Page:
pointing to the Drupal folder in the store as the webroot and extend
  shepherd to require mysql, nginx and php-fpm.

2.3.1 Enter the state dragon

  But hang-on… if Mysql service is a dependency, and we store state in a
  Mysql DB, what happens when we upgrade to a newer version of Drupal,
  with a different schema?  Would this service instantiation change the
  state of our system?  Could we still roll-back?

  And remember that broken symlink we introduced in the package?  That
  files/ subdirectory contains /at least/ a stateful configuration file
  — but also Drupal modules, themes, uploaded files and caches.  What
  happens when we upgrade Drupal?  Can we guarantee they won't be
  irrevocably changed as part of the upgrade?  What happens when we

  The truth is that we have introduced state into our deployment and we
  hence lose a lot of the beautiful hard guarantees that Guix provides
  us with.

2.3.2 Fakin' it til we're makin' it

  Can we get those guarantees back?  I fear not.  But we can add some
  shims and mitigations that might take the edge off the sting.

  We've elaborated, above, the extend of the state problem in Drupal.
  What would a /state shim/ look like?

  Working backwards, to ensure we can roll-back we need to make sure
  that we have access to the state at that point in history that we want
  to roll-back to.  When we roll-back from version 2 of Drupal to
  version 1, we must make sure we still have the state of version 1.

  So therefore we need to simply make an addressable state dump just
  before we activate a new service instance, so that when we roll-back,
  we can flip back to that state dump.  In the case of our Drupal
  example, this means that we need to dump the sites/ directory and the
  mysql databases.

  This state dump needs to fulfill the following criteria:
  1) It needs to be reversible: a transaction into a new state needs to
     make a dump before transition and then carry out state changes; a
     transaction into a past state must make a dump before transition
     and then load the old state's dump as it's new state.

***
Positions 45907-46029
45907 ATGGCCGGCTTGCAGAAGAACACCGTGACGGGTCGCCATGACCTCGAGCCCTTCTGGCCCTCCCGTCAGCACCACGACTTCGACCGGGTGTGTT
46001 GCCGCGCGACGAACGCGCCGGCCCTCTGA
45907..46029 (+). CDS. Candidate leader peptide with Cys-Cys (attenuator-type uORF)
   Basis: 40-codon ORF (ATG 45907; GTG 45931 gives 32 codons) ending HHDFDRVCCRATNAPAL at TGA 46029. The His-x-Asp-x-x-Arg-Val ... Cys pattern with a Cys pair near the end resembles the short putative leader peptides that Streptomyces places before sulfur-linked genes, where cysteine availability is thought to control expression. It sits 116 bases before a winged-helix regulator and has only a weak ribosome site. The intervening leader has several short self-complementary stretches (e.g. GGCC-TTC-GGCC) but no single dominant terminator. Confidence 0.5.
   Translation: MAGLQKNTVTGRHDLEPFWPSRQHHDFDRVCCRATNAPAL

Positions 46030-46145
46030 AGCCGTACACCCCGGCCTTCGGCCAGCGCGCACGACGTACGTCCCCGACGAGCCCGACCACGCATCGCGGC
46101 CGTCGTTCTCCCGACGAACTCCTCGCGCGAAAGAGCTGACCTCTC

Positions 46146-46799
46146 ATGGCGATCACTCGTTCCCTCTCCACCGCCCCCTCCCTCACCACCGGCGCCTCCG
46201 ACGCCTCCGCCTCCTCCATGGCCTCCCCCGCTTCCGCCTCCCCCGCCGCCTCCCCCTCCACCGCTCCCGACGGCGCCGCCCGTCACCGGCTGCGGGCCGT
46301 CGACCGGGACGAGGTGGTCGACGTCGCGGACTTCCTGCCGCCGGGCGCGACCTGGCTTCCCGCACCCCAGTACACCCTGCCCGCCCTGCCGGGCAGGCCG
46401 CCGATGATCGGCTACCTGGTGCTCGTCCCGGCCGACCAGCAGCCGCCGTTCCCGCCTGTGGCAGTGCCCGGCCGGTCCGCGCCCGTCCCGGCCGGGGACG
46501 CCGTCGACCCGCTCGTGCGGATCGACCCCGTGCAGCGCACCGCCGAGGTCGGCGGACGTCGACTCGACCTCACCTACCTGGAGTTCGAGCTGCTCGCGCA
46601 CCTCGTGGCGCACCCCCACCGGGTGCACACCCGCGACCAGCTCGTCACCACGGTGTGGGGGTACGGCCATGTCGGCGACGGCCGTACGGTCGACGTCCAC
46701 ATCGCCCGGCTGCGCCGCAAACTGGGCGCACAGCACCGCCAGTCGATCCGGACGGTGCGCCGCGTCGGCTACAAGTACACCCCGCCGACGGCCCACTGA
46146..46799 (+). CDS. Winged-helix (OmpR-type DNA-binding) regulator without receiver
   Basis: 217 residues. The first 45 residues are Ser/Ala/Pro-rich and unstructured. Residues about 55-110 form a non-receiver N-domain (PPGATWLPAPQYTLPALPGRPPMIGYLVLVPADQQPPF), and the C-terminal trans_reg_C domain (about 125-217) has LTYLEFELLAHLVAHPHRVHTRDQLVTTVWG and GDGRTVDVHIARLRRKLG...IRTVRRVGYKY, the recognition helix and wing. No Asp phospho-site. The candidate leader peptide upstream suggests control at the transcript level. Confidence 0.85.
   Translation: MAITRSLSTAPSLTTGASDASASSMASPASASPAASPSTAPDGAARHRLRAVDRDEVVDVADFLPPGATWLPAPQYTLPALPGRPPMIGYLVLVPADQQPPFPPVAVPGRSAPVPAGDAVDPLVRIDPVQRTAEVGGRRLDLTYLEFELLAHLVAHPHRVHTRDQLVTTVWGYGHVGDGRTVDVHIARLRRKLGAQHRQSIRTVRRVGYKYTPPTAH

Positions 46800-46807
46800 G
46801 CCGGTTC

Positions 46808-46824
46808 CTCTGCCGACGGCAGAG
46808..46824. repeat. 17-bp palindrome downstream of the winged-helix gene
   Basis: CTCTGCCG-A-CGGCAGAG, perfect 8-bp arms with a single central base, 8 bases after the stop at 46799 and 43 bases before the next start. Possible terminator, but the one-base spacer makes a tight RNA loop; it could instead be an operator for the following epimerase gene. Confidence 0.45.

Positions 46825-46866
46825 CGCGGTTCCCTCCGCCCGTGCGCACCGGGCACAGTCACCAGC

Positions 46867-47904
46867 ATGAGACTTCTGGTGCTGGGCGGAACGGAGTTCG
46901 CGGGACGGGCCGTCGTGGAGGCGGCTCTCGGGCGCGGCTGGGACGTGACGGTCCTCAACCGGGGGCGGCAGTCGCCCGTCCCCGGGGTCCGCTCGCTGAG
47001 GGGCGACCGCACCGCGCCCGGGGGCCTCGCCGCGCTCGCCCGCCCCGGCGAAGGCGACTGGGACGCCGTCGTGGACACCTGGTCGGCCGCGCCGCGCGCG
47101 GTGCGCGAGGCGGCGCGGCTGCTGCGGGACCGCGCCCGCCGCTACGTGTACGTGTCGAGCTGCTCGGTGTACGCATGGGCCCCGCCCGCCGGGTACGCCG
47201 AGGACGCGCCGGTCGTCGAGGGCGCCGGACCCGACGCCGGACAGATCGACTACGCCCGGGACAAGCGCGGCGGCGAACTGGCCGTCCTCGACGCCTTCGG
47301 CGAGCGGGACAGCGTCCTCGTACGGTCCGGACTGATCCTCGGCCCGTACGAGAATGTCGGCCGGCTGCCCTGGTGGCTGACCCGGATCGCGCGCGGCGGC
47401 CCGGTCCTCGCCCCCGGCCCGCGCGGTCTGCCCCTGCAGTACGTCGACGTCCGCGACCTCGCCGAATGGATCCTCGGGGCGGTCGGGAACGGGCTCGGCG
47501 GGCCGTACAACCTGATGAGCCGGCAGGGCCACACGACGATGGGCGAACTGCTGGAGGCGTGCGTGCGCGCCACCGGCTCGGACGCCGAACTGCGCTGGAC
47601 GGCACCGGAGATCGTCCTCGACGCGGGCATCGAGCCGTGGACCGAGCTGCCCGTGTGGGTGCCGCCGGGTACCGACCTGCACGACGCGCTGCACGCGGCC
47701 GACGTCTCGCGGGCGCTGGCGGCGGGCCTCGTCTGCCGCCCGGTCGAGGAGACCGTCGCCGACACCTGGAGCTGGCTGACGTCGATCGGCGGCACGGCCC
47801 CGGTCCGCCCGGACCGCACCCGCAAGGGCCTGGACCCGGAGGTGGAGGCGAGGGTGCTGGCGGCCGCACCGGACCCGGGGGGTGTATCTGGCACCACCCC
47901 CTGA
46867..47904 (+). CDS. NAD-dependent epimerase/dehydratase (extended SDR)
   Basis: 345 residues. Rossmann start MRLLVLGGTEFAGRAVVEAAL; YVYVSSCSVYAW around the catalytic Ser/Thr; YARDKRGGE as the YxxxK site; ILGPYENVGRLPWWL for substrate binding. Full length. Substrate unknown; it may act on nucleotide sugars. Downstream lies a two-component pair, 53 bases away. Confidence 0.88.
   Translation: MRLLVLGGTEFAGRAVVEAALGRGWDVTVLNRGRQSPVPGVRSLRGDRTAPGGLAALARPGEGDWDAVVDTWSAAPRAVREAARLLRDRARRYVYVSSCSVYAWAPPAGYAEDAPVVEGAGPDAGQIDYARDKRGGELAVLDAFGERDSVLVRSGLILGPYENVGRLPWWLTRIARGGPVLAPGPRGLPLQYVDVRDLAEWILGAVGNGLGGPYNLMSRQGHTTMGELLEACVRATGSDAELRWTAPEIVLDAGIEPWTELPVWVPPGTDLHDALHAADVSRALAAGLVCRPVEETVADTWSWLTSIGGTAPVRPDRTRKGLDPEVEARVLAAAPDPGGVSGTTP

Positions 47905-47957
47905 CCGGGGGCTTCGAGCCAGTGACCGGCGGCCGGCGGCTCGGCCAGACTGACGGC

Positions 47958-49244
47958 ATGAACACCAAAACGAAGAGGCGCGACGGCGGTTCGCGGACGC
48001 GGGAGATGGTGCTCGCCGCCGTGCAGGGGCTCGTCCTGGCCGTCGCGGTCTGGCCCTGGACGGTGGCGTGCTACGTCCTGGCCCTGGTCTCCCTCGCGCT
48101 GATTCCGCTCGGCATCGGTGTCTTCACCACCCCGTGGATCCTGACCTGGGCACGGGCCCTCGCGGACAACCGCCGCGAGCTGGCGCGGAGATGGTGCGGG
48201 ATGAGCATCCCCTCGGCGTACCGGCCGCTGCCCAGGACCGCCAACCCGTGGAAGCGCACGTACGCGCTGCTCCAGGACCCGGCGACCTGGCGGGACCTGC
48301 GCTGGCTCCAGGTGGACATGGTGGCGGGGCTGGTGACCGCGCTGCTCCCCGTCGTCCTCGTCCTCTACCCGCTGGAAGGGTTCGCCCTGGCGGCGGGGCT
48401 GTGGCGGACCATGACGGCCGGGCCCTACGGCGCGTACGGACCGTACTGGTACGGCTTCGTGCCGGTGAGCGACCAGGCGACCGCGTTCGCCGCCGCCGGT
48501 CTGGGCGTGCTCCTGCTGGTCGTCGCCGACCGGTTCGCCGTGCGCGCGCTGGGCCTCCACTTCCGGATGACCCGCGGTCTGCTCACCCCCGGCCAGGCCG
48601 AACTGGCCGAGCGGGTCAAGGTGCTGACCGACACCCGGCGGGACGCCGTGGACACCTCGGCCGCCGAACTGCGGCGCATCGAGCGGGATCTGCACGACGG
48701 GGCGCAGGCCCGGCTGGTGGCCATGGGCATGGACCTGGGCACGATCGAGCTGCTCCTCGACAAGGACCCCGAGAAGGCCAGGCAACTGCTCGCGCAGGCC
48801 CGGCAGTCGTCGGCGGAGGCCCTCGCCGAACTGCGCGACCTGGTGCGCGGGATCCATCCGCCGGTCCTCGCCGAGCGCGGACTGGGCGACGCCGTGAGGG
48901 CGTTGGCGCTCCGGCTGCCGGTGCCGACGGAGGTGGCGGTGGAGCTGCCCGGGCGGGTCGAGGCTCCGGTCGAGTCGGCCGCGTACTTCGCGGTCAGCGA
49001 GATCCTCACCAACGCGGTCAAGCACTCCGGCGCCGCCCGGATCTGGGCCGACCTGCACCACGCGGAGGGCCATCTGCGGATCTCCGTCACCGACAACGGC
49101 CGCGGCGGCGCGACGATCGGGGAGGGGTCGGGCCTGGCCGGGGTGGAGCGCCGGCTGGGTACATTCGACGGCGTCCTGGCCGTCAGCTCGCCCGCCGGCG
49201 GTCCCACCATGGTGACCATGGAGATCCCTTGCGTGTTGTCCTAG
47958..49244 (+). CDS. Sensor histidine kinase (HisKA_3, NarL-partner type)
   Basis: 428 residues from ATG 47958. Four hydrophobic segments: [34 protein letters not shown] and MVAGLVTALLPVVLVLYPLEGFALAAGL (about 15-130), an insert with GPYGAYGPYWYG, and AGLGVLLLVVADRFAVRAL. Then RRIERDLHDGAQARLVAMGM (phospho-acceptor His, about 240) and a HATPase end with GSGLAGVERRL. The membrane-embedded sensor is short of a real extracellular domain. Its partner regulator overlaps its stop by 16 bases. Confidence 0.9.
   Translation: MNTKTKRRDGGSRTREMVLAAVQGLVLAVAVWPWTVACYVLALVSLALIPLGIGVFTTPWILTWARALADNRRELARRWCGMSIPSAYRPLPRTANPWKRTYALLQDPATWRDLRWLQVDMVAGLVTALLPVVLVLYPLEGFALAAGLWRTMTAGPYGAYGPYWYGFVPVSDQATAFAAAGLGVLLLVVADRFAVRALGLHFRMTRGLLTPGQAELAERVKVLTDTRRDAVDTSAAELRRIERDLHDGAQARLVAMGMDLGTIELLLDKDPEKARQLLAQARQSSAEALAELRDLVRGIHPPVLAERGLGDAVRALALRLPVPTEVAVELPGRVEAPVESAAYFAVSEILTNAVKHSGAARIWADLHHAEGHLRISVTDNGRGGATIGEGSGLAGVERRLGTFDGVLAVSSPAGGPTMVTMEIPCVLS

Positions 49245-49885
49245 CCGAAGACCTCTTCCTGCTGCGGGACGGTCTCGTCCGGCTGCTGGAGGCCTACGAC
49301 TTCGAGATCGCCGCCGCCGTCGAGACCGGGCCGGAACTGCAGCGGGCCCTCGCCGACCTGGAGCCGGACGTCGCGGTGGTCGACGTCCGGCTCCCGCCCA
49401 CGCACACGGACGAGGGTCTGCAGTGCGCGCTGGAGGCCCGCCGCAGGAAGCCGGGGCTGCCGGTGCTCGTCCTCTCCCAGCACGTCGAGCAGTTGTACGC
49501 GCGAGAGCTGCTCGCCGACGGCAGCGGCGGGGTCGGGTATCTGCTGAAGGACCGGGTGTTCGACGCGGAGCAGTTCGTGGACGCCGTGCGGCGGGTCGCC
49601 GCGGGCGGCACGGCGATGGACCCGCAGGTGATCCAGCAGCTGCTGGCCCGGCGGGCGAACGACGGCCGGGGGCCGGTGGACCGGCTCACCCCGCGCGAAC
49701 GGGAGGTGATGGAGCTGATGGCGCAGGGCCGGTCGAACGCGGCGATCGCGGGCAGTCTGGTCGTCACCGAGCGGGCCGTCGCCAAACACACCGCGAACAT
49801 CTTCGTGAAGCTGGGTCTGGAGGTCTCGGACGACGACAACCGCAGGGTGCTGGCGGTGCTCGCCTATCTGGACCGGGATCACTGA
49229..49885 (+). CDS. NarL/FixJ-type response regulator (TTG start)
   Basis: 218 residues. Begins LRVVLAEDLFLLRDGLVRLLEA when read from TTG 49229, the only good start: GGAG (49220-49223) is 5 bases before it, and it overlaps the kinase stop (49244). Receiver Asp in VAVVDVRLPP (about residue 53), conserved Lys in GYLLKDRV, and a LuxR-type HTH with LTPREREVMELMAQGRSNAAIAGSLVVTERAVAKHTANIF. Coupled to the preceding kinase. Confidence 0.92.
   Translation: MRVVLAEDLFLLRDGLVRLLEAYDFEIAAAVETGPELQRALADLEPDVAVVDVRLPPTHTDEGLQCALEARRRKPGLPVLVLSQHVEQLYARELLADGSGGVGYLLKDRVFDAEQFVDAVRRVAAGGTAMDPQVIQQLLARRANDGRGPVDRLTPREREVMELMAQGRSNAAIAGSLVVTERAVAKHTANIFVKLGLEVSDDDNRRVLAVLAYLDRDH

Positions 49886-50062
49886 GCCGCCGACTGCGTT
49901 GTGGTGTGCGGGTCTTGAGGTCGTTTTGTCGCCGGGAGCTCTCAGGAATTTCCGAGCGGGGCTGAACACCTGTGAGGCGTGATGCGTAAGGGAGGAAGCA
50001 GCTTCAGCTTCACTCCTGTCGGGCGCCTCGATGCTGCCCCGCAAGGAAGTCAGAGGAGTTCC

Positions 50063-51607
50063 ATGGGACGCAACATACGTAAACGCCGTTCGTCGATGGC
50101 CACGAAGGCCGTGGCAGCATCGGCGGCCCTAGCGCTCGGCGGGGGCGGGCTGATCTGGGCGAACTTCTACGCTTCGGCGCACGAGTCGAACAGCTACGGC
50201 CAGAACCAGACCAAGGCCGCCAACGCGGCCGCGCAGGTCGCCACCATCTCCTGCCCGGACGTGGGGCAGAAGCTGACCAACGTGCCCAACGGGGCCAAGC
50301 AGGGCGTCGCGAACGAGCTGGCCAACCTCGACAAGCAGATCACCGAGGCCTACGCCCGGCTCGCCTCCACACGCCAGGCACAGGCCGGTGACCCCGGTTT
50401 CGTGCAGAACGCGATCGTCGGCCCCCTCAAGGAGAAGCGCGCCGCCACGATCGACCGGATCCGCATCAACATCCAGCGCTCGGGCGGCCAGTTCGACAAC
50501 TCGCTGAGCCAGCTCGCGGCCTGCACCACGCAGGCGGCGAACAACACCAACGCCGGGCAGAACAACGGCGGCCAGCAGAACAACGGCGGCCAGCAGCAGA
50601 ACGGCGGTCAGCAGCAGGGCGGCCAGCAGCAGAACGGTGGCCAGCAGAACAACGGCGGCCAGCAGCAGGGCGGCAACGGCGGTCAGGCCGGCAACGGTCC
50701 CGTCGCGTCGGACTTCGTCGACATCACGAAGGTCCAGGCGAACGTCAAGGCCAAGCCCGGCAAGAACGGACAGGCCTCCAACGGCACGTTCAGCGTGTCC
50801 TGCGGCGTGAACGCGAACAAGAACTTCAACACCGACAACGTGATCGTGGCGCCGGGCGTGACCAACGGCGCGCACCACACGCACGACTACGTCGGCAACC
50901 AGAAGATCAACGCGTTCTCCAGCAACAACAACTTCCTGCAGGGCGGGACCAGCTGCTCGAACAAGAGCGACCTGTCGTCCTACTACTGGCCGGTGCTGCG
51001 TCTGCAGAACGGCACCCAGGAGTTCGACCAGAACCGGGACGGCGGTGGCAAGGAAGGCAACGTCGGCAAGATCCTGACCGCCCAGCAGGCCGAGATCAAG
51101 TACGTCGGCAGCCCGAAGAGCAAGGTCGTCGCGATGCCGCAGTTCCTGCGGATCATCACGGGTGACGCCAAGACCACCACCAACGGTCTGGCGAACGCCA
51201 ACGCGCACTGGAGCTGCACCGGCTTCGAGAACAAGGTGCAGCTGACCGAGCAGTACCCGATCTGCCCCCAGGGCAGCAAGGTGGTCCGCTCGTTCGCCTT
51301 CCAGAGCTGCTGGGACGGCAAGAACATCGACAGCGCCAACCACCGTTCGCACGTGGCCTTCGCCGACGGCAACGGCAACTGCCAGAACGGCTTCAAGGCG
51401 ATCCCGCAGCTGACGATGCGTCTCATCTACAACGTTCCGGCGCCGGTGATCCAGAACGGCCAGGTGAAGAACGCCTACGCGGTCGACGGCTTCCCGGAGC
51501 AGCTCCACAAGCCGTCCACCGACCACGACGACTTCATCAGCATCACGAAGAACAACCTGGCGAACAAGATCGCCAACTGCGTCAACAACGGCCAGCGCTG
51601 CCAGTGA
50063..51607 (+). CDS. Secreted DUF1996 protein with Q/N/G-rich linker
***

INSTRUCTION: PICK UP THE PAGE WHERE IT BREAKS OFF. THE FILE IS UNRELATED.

2) It (optionally) needs to be secured: state will likely contain
     personal information, and this information needs to be protected.

2.4 The stateful service shimmy

  Here's the proposed general shim then:

  1) We define a new type of shepherd service, a /stateful service/,
     which has additional actions: state-dump-shim and state-load-shim.
  2) Each stateful service (e.g. drupal) is responsible for, through
     provision of imperative code snippets in the state-dump-shim and
     state-load-shim fields, providing state dumpers/restorers.
  3) Whenever a new service revision is installed:
     1) before it is installed, state-dump-shim is called.  It should
        dump the service's state in a way that when state-load-shim is
        called with the new service revision's store hash, it can locate
        any state dumps that were stored for that particular hash.
     2) after it is installed, state-load-shim is called with the store
        hash of the new service revision.  It should then be able to
        locate and load any state associated with this hash.  If no
        state is associated (e.g. when we install a wholly new
        revision), nothing is done.

  What does this give us?

  When a migration to a new service revision causes a deployed bit of
  software to stop working as expected, we can do a `guix system
  –roll-back`.  This will then also restore the service's state to the
  previous version and thus *should* restore operations.

  *BEWARE*: any state changes that occured since the previous state-dump
  /will/ be lost.  We are restoring to a backup — so user generated
  state that was added after the backup will not be present after

3 A generalisation: the Stateful-Service Service

  State dumping and restoration *should* be generalisable.

  It should normally consist of one or more operations of:
  • running a special program to dump data, encrypting the dump, and
    storing it, together with the service revision hash, in a known
  • tarring up a directory tree, encrypting the archive and storing it,
    together wtih the service revision hash, in a known location.

  These operations should be able to be provided by a daemon, managed by
  shepherd, which can be configured with a gpg key for encryption, a
  mechanism for decryption (interactive or programmatic), a location for
  storing/retrieving dumps (local or remote?), and a DSL for mapping
  data dump / data restoration program invocations or file-system
  locations to data dumps it already knows of.